In this issue, Glantz and Ong offer a powerful analysis of the tobacco industry's attempt to discredit the scientific evidence on passive smoking, particularly the industry's use of the label “junk science.” Environmental epidemiologic studies in other arenas have also been targets for the “junk science” label.

Lessons for researchers involved in high-stakes issues in the public policy arena include a need for awareness of competing interests, for transparency concerning funding, and for adherence to rigorous quality assurance and peer review practices. The goal of “sound science” seems an admirable one; it should not, however, be used to dismiss available but uncertain evidence in order to delay action.

THE TOBACCO INDUSTRY'S scorched-earth strategies for attempting to counter the scientific evidence on active and passive smoking have now been laid bare as previously secret documents have become available. In this issue of the Journal, Ong and Glantz describe a piece of this story, the “sound science” campaign carried out by Philip Morris in an attempt to discredit the evidence on passive smoking and disease.1 This campaign was only one component of a multipronged attack that has included letters to journals written by industry consultants that are critical of peer-reviewed publications; sponsorship of targeted research apparently intended to cloud interpretation of the evidence; attempts to discredit accepted research approaches, for example, meta-analysis and even epidemiology in general; and convening of meetings and expert panels to provide seemingly credible forums for highlighting scientific uncertainties.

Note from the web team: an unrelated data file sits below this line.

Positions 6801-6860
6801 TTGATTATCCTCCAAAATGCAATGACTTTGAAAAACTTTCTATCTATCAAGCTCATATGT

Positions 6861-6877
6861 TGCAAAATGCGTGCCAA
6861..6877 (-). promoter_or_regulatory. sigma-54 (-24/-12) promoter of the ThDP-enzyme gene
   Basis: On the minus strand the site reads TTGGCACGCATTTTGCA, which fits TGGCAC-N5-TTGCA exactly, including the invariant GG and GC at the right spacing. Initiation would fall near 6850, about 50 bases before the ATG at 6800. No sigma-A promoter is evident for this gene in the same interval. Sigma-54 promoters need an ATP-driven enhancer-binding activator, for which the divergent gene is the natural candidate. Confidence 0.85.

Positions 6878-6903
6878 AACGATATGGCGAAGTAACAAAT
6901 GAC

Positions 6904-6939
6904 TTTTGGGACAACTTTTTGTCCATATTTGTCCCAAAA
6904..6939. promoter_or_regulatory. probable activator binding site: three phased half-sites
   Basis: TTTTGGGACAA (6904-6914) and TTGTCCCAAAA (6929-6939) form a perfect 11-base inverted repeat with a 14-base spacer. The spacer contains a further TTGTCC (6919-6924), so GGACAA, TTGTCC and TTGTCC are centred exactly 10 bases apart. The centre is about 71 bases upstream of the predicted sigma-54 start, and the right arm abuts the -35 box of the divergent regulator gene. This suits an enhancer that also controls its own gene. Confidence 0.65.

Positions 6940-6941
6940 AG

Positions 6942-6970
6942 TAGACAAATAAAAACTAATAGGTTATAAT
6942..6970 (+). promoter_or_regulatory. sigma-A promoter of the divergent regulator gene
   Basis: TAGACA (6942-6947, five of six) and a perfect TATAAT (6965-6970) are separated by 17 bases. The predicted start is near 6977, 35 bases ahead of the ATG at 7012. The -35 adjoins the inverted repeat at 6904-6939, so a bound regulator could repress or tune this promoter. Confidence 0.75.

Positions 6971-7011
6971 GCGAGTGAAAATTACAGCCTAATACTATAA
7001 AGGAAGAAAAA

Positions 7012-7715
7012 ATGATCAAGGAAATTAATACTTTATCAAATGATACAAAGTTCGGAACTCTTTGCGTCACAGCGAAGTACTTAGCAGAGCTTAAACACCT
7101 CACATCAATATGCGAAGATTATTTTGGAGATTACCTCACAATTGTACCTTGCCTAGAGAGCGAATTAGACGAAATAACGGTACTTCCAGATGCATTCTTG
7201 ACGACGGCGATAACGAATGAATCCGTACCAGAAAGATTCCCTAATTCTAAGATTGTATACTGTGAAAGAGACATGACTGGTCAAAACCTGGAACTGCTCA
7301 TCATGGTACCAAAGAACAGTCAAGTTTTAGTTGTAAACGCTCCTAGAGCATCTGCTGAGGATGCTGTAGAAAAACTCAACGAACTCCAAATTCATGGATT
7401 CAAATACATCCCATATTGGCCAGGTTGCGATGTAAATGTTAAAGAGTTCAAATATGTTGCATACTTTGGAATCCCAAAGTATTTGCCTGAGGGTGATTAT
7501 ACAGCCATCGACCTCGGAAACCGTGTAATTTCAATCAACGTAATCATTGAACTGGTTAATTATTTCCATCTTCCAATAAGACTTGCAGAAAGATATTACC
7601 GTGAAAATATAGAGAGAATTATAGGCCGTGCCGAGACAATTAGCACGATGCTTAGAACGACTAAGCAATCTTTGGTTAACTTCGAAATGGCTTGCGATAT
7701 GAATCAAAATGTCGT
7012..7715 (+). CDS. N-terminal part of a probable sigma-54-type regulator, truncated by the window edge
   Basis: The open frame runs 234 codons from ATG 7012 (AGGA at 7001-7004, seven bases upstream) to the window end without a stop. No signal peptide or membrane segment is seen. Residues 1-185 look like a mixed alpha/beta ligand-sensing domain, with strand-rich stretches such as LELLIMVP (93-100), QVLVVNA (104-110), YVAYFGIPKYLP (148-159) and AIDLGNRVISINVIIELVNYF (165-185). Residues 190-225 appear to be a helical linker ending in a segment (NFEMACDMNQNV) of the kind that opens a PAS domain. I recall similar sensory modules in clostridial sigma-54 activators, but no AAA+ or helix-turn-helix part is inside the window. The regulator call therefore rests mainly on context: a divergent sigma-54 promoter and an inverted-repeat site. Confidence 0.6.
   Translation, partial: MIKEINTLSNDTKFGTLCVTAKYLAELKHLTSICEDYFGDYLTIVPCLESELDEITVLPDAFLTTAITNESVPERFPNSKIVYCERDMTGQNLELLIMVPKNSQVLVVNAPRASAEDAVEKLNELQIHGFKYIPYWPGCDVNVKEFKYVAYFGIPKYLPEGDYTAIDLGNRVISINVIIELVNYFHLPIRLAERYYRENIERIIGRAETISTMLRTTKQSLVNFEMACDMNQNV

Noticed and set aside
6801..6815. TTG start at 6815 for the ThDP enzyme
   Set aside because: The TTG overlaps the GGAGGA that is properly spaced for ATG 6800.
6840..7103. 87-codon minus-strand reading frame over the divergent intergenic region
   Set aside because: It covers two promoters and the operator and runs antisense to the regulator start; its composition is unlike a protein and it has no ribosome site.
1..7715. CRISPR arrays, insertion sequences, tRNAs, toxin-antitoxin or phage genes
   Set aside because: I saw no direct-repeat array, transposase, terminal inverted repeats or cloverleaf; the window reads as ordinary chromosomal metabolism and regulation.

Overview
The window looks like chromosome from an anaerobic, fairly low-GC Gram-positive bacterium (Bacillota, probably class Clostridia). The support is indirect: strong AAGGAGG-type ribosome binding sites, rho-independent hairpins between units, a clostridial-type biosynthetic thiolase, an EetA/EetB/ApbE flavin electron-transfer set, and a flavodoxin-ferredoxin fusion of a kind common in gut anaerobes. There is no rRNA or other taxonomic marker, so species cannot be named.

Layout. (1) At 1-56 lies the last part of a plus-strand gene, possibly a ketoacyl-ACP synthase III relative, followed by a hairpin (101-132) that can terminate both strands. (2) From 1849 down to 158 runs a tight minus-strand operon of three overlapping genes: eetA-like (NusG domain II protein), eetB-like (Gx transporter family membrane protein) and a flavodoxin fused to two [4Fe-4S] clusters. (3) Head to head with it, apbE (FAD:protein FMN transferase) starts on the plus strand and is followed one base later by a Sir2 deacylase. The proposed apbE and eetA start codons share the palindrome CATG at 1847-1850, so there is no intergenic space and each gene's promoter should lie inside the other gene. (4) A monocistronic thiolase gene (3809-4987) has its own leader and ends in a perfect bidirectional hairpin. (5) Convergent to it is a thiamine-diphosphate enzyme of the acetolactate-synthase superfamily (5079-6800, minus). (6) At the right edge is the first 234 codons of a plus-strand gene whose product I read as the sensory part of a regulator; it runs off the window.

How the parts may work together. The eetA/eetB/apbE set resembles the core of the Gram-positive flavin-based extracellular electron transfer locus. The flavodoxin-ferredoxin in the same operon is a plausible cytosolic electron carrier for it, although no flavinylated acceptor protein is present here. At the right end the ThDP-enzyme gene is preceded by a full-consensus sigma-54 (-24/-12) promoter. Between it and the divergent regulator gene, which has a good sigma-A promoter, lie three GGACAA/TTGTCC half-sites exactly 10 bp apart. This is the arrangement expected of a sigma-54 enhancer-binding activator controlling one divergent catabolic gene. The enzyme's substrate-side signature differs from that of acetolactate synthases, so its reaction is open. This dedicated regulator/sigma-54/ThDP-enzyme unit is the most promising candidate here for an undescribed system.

The campaign described by Ong and Glantz was apparently motivated by the 1992 risk assessment report of the US Environmental Protection Agency (EPA) that identified environmental tobacco smoke (ETS) as a group A carcinogen, the strongest classification possible at the time.2 Although the conclusion had been reached as early as 1986 that ETS was a cause of lung cancer,3–5 the EPA is a regulatory agency, and its conclusion on ETS had potential implications for tobacco control policy. It was most likely these implications that were the principal concern of the tobacco industry.

In accordance with EPA guidelines, the agency's report included a quantitative risk assessment that used the epidemiologic evidence and exposure estimates to calculate the burden of lung cancer attributable to ETS. The methods of that calculation, particularly EPA's use of meta-analysis to synthesize the data, were subjected to a barrage of criticism during the report's review before the EPA's Scientific Advisory Board, in both the scientific and popular literature, and even in a lawsuit that eventually led to a decision and commentary from Judge William L. Osteen on such technical matters as meta-analysis and the width of confidence intervals.6 Even now, the attack continues. In a small book published in Canada in 1999, Gori and Luik dismiss the risk assessment as “corrupt science,” building from the criticisms of Judge Osteen.7

As documented by Ong and Glantz, a major component of the industry attack was the mounting of a campaign to establish a “bar” for “sound science” that could not be fully met by most individual investigations, leaving studies that did not meet the criteria to be dismissed as “junk science.” The campaign also included attempts to characterize relative risks of 2 or less as highly questionable and not amenable to investigation by epidemiologic methods.